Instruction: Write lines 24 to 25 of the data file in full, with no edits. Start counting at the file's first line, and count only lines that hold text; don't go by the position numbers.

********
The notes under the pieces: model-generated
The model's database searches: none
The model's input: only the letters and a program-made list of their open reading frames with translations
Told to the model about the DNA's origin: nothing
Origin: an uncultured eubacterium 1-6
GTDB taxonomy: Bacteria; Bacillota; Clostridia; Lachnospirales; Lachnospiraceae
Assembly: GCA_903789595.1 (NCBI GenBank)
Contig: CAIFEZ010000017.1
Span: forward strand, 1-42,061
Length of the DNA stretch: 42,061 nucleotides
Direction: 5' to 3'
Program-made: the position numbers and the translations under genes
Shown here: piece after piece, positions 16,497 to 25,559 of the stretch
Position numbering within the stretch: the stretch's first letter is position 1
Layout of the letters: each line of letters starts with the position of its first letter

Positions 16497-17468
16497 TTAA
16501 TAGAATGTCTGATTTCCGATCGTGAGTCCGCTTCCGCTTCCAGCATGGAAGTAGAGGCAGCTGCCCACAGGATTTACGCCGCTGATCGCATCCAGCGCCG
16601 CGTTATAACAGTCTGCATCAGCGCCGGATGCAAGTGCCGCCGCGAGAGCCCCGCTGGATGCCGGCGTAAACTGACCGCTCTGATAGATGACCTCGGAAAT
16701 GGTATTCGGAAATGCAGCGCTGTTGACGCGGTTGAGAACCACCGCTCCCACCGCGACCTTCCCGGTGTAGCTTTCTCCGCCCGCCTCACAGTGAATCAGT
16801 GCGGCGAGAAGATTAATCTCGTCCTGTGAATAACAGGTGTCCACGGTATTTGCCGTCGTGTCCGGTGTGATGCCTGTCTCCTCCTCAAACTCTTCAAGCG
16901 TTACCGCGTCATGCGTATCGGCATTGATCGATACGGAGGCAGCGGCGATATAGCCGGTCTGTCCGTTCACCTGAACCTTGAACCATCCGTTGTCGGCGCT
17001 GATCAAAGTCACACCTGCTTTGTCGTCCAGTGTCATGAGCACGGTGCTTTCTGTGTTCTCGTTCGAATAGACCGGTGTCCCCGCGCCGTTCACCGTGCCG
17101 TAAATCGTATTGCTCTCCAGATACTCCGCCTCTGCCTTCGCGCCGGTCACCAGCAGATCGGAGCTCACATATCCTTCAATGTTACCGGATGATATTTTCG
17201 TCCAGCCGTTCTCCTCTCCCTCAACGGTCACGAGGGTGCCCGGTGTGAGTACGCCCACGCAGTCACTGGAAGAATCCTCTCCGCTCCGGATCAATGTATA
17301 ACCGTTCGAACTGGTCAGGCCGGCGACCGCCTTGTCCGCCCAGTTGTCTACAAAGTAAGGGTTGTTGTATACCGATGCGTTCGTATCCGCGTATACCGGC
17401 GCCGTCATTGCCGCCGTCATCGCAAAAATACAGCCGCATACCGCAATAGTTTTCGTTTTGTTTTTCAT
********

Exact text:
17101 TAAATCGTATTGCTCTCCAGATACTCCGCCTCTGCCTTCGCGCCGGTCACCAGCAGATCGGAGCTCACATATCCTTCAATGTTACCGGATGATATTTTCG
17201 TCCAGCCGTTCTCCTCTCCCTCAACGGTCACGAGGGTGCCCGGTGTGAGTACGCCCACGCAGTCACTGGAAGAATCCTCTCCGCTCCGGATCAATGTATA